Microsoft’s acquisition of Bethesda for a $7.5 billion deal has been approved by both the European Union (EU) and United States of America regulatory agencies.
Last Friday, under Microsoft’s name, the USA’s Securities and Exchange Commission (SEC) published a notice of effectiveness. This is SEC’s public declaration that a public company’s registration statement has been accepted. While the notice does not mention Bethesda outright, according to a report by WCCFTECH, it is all but sure that it concerns this particular deal because a prospectus document (SEC Form 424B3) was published as well on the same day. The prospectus document SEC Form 424B3 is an amendment to the original registration prospectus and the registration fee of $7.5 billion was clearly listed in this document.
Today, the European Commission’s website was also updated with a decision on this merger case. The decision references Article 6(1)(b) of the European Commission Merger Regulation, which is essentially a non-opposition.
“Where it finds that the concentration notified, although falling within the scope of this Regulation, does not raise serious doubts as to its compatibility with the common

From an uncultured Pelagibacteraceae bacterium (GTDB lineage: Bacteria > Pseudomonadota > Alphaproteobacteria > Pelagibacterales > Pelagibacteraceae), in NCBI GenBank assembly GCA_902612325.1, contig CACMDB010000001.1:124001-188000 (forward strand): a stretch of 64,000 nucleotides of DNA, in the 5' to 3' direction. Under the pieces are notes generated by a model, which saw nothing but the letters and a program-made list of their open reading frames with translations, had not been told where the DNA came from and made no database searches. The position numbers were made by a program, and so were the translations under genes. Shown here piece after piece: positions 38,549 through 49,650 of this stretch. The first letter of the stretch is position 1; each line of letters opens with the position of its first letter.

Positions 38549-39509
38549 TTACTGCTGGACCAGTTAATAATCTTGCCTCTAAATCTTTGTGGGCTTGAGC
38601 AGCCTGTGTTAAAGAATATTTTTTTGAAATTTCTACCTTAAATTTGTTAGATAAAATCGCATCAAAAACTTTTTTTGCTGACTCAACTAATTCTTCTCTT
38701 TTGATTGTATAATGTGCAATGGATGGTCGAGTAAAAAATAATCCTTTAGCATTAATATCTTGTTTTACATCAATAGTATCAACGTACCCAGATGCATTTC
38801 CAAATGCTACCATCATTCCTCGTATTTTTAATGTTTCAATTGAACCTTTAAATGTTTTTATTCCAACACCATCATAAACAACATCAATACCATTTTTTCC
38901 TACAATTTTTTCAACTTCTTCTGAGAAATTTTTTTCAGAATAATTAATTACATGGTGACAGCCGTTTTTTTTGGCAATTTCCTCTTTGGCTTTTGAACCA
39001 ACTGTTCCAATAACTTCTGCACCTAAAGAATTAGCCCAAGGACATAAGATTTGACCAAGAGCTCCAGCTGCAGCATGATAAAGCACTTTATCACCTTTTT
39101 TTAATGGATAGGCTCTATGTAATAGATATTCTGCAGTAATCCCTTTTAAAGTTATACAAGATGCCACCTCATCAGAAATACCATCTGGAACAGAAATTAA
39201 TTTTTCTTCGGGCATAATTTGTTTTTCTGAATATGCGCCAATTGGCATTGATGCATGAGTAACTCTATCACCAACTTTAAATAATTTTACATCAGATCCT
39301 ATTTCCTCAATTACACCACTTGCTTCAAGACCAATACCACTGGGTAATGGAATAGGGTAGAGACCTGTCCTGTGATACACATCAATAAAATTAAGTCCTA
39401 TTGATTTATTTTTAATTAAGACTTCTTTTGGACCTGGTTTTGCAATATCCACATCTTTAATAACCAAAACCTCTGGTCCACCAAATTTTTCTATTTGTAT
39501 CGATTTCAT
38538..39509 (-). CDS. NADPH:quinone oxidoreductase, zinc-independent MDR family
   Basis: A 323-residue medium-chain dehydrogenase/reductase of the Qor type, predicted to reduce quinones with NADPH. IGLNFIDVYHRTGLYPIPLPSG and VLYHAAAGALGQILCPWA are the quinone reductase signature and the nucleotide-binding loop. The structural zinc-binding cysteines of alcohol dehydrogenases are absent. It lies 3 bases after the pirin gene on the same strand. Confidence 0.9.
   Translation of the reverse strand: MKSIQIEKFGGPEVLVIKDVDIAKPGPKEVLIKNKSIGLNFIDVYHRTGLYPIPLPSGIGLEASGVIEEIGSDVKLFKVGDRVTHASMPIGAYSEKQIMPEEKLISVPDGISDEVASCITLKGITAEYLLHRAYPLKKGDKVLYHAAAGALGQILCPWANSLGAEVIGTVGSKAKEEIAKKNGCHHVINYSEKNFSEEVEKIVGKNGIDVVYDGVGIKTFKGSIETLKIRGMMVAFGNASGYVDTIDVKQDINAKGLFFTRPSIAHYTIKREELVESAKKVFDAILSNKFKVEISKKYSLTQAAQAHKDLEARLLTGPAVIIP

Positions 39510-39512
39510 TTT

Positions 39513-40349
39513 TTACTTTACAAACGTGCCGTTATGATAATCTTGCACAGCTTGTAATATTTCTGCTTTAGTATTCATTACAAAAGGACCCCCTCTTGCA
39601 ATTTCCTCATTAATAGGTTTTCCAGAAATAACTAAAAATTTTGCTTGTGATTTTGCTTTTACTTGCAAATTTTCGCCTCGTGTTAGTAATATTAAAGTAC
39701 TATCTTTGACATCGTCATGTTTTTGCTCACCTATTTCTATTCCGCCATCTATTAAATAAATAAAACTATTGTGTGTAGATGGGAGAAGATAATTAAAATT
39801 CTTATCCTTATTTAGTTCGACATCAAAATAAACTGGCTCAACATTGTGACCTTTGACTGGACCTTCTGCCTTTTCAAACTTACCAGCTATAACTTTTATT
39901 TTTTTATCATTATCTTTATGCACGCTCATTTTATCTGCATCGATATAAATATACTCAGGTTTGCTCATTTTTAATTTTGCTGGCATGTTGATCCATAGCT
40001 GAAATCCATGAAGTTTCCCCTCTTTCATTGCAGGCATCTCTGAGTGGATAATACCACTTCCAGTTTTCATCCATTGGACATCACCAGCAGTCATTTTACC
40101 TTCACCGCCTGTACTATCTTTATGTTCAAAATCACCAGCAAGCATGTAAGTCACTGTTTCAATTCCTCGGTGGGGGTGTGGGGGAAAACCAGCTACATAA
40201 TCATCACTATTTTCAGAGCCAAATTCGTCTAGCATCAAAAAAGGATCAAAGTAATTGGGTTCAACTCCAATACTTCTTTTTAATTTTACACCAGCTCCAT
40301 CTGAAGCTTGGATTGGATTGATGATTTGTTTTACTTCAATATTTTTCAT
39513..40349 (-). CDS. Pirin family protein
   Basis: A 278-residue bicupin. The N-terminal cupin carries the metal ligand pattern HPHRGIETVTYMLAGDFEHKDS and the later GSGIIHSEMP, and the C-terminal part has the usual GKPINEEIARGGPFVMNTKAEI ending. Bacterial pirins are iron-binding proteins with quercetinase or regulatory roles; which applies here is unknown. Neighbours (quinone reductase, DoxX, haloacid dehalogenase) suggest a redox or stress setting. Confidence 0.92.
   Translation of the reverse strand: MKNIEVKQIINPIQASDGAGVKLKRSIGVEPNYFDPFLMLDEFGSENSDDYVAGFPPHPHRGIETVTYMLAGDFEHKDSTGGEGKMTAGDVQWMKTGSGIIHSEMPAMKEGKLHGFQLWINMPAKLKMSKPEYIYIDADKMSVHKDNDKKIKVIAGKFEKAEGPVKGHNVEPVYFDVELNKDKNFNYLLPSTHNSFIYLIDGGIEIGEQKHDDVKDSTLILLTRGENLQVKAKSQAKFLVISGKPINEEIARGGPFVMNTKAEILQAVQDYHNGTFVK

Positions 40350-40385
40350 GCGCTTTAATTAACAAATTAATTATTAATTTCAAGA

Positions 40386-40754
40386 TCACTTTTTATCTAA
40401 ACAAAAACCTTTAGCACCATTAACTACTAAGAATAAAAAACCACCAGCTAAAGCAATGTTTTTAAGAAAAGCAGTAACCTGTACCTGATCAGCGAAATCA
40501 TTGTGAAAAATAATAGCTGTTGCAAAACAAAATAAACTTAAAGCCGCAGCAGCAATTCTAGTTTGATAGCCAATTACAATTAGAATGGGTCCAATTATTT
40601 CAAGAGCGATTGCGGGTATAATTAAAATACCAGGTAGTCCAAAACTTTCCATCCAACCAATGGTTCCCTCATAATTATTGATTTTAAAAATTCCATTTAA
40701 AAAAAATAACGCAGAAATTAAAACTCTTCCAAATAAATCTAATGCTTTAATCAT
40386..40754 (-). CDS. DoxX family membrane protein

market, it shall decide not to oppose it and shall declare that it is compatible with the common market. A decision declaring a concentration compatible shall be deemed to cover restrictions directly related and necessary to the implementation of the concentration.”
However, it is still unclear if this means we can expect a public announcement by Microsoft and Bethesda in the near future. A recent rumor-mill indicated that the Xbox makers might be preparing some sort of celebratory event for the acquisition; after all, it is not every day that the likes of Bethesda and all of its IPs, from Elder Scrolls to Doom, are added to a company’s portfolio.
Similarly, with the merger going through, we have to see how it affects the ongoing lawsuit against Bethesda’s parent company Zenimax centered on Fallout 4’s Creation Club. The plaintiffs, through a preliminary injunction, reportedly tried to get a judge to halt the deal and preserve the assets.